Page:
Showing posts with label river dredging. Show all posts
Showing posts with label river dredging. Show all posts

Sunday, 9 October 2016

Shocking photographs of the OPW "Brutal bank clearance on the Bandon River, Dunmanway

Friends of the Irish Environment is today (07-09-2016) publishing a Report obtained under Access to Information on the Environment showing shocking photographs of the Office of Public Works’ brutal bank clearance on the Bandon River beside Dunmanway’s Long Bridge in September 2015. 

The site is host to a dense colony of the protected fresh water pearl mussel, and the Report details ‘removal of riparian trees and vegetation and disturbance of the ground resulting in the presence of large amounts of loose soil.’ Subsequent reports by the National Parks and Wildlife Service include photographs showing the river entirely overwhelming the silt fences put in place to prevent erosion. 

Friends of the Irish Environment has written to the Minister, highlighting the dangers to the environment of the OPW’s highly interventionist approach to urban flooding which emphasises hard landscape measures over catchment management and soft measures. The disastrous approach demonstrated in this Report is being replicated in the flood management schemes across the country. 

FIE Photographic Report   /    OPW Report   /   Letter to the Minister


Friday, 23 September 2016

Fisherman threatens to sue OPW over ‘destroyed’ fishing pool


Article Published on Mayo News 20 September 2016 http://www.mayonews.ie/news/28576-fisherman-threatens-to-sue-opw-over-destroyed-fishing-pool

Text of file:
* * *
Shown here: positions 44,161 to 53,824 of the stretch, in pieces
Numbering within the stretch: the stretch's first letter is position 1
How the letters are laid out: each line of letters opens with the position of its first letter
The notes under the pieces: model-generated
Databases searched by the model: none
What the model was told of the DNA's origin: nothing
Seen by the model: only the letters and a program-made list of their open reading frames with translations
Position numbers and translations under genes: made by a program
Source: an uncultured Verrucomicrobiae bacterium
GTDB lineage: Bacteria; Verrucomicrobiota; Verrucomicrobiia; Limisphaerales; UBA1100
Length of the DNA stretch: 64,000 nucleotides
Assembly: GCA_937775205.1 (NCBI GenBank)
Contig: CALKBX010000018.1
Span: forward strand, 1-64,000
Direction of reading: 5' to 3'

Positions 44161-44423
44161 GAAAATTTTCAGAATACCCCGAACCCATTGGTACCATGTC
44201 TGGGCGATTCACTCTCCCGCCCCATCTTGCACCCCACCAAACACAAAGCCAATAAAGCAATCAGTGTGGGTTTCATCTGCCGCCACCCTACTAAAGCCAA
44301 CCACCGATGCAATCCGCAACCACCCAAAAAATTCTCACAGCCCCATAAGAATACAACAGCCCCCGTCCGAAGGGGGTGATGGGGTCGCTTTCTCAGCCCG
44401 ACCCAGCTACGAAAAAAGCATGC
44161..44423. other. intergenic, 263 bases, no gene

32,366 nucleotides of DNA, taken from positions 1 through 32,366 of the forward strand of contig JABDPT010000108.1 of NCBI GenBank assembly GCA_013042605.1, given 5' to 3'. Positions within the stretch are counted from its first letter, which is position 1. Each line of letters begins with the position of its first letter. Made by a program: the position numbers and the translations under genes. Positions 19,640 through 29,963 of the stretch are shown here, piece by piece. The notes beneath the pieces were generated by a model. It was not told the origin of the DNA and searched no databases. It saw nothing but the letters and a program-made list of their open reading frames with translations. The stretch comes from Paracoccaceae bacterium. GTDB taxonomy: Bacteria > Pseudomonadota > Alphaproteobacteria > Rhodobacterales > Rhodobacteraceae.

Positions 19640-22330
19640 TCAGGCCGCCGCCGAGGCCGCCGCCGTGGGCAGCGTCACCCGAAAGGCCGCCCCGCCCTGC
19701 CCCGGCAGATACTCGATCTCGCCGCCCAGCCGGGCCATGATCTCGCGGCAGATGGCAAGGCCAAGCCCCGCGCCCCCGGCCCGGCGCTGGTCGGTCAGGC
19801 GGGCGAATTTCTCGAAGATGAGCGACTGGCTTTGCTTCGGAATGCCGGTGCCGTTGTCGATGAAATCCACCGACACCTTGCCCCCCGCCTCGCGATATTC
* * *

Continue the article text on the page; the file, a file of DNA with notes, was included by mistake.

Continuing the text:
A CORK fisherman is threatening to sue the Office of Public Works, claiming it destroyed a fishing pool adjacent to his property on the River Moy. Tim O’Mahony claims that work the OPW carried out on the river last year resulted in 300 tonnes of silt running back into the river and destroying the pool, known as Howley’s Pool located on the River Moy between Swinford and Foxford.

The Cork resident owns a fishing lodge beside the pool, which he hires out to anglers. Claiming it is now unsafe to fish along the river bank, he says his business has suffered as a result.
“It is dangerous to walk along the bank because of what the OPW has done,” he told The Mayo News. “I was told they [OPW] are entitled to do whatever they wanted and there is nothing I can do about it. What they have done is horrific. The pool is no longer a pool … it is gone.”
Mr O’Mahony explained that the OPW extracted silt from the river last September and built up the riverbanks. However, he said once heavy rain arrived in November the silt and soil from the bank flowed back into the river, and he claimed this has destroyed the fishing pool.

“I went up around October and they [the OPW] had nearly finished. It looked a fabulous job, but I knew straight away when I saw cracks in the bank that it was going to go. A couple of weeks later it was all back into the river—and this was before the major floods. The bank and the pool has been totally destroyed. It makes me sick to even talk about it. It is sick to think that a government body created this mess,” he said.

Mr O’Mahony said he has been fishing on the Moy for over 30 years and bought the house beside Howley’s Pool ten years ago. He says fishermen would fly in from all over Europe and stay at his house to fish on the Moy. He has met with the OPW and Minister of State, Se├ín Canny, to try to get the river restored, but he says he has been left frustrated by their lack of urgency.
He has now engaged a firm of solicitors and has threatened to sue the OPW unless they come up with a plan to restore the pool.

“We are giving them seven weeks to come up with a plan to rectify the damage that has been done. This has been going on for nearly a year, and if they do not come up with a plan we will have to sue the OPW,” he said.